In this case, however, the issue was decided against the assessee as the assessee though part of a foreign university, was merely running a printing press in India for the printing of educational books and their sale and there was no finding that the assessee was imparting any education or had any educational activity in India. It was, inter-alia, held that the assessee was not entitled to claim exemption under Section 10(22) of the Act.

  1. Even a University established in a foreign country is not excluded from the ambit of Section 10(22) / Section 10 (23C)(vi) of the Act

As already explained in earlier para (3), even a university established in a foreign country is entitled to exemption under Section 10(23C)(vi), if it is imparting education in India or has some educational activity in India.

  1. Eligibility for exemption must be evaluated every year

Availability of exemption under Section 10(23C)(vi) should be evaluated each year to find out whether the institution existed during the relevant year solely for educational purposes and not for purposes of profit. This was held in the case of Aditanar Educational Institution Vs. Addl. CIT [1997] 224 ITR 310 (S.C.)

In this context, the judgement of Bombay High Court in the case of CIT Vs. Vidya Vikas Vihar [2004] 265 ITR 489 (Bom.) is also very relevant. In this case a co-operative society was engaged in imparting technical education to students. The dominant object of the Society was to open and run college of polytechnic to impart technical education. One of the objects shown in the constitution of the society was to construct houses for weaker sections of the society, if anything surplus remained after incurring expenses on the activities of imparting education. The incidental object of constructing houses for weaker sections was never implemented or acted upon by the assessee society in the relevant assessment year. Hence the assessee society was entitled to exemption under Section 10(22) of the Act.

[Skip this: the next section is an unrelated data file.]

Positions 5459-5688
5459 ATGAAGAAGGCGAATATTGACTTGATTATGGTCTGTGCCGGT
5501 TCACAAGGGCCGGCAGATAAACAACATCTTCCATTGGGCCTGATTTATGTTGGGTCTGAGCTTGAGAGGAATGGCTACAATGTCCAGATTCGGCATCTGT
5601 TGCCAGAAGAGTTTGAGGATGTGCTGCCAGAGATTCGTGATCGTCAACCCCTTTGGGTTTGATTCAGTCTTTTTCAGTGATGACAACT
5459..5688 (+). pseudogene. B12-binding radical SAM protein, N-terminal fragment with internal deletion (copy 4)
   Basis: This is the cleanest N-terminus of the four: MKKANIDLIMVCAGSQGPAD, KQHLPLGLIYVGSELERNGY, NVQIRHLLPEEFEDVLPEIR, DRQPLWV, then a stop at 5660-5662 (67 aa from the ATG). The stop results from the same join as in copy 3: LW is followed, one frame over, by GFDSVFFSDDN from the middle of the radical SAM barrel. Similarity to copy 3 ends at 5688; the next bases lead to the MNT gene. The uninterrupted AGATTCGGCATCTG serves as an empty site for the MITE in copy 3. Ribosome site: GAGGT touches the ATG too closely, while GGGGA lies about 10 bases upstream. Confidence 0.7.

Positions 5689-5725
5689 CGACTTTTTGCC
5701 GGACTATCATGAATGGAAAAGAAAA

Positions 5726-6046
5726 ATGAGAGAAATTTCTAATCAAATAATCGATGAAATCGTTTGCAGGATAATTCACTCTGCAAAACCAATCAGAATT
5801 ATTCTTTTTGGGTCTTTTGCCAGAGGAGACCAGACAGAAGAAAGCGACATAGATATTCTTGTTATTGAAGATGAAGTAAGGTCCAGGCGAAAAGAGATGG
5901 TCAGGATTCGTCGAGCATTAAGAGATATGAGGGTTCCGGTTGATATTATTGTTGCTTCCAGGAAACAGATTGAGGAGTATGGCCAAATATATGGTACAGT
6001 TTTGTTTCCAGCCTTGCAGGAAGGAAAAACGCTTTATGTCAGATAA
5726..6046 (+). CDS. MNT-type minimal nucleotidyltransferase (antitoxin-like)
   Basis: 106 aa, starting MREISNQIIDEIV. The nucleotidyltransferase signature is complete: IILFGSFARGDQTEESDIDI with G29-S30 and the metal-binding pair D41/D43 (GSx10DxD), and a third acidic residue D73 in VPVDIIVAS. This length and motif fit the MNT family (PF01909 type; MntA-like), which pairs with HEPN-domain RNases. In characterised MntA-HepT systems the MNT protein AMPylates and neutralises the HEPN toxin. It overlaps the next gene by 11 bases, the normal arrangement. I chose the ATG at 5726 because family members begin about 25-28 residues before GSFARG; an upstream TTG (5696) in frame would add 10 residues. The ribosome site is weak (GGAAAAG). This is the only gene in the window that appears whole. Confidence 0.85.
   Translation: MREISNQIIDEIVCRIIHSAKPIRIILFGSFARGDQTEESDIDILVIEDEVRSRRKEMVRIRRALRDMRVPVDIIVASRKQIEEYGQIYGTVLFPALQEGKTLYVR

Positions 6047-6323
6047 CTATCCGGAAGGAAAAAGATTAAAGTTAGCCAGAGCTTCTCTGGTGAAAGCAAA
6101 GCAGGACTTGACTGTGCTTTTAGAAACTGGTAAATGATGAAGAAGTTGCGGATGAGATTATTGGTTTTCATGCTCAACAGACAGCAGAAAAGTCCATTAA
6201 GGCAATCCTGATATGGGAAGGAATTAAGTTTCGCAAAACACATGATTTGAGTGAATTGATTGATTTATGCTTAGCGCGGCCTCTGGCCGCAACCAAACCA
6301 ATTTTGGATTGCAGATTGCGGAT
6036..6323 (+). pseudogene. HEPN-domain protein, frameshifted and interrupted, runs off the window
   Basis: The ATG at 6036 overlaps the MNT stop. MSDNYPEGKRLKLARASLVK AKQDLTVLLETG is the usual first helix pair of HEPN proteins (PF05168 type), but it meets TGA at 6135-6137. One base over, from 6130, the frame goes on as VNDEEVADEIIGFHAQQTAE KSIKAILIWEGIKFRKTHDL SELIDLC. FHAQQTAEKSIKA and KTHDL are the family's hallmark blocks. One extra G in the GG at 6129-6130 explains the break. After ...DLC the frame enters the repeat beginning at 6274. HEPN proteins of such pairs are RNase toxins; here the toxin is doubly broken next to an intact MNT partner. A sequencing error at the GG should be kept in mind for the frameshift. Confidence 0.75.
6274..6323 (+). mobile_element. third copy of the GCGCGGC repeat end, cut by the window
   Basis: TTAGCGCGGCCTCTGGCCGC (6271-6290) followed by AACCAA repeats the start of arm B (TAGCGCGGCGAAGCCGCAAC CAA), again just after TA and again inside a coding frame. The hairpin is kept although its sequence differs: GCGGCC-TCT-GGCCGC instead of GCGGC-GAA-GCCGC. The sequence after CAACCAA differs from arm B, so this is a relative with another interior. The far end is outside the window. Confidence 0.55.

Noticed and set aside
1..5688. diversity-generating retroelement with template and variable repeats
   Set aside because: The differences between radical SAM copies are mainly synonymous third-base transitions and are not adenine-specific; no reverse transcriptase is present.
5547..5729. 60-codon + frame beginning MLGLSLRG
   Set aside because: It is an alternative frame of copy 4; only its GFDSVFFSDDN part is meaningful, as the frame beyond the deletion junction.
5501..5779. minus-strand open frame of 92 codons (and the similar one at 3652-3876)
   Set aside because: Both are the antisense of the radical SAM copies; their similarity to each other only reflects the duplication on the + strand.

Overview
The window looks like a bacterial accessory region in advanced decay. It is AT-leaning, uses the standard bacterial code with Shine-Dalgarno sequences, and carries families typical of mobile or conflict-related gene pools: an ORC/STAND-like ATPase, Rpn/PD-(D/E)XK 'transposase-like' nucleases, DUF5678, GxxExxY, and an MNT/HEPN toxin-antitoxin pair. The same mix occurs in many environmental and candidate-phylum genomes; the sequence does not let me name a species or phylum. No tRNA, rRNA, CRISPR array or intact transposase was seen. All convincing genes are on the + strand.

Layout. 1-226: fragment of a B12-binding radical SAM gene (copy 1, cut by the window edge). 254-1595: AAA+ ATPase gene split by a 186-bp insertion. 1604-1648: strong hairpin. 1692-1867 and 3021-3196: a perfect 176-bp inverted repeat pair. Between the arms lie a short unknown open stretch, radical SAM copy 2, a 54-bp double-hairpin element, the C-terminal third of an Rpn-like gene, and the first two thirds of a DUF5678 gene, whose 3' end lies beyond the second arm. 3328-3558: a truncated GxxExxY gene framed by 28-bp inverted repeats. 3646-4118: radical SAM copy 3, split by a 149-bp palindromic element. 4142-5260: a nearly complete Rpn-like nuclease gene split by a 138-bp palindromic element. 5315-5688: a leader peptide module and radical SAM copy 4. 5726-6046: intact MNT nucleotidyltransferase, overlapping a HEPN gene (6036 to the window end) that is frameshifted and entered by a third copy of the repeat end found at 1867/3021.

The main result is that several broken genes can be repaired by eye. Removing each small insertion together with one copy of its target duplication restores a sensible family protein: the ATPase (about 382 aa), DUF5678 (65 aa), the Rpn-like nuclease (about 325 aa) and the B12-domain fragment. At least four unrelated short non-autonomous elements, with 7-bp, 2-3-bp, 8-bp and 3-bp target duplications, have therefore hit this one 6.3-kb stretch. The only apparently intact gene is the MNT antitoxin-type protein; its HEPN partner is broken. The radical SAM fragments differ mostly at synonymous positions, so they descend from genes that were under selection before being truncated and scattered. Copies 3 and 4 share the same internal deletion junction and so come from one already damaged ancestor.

1. The institutions must be accountable to some authority and must have control over the taught

In this context, the judgement of Gujarat High Court in the case of Saurashtra Education Foundation Vs. CIT [2005] 273 ITR 139, is quite relevant.

In this case, the Foundation conducted English improvement classes for standards X, XI and XII and also conducted guidance classes for C.A. entrance examination. It also held refresher courses for English language teachers and guidance course of banking service recruitment, etc. But the Foundation was not conducting any courses in formal education. It was not affiliated to or registered by any authority. Further, it had no control over the recipients of the training. It was held that the Foundation was not an educational institution established for educational purposes as contemplated under Section 10(22) / 10(23C)(vi) of the Act.

  1. Elements of normal schooling must exist

Though the words ‘Educational activities’ are the words of wide amplitude, the element of imparting education to the students or element of normal schooling where there are teachers and taught, must be present so as to fall within the ambit of Section 10(22) of the Act. Such an institution may, incidentally take other activities for the benefit of students or in furtherance of their education. This was laid down in the case of CIT Vs. Sorabji Nusserwanji Parekh [1993] 201 ITR 939 (Guj.)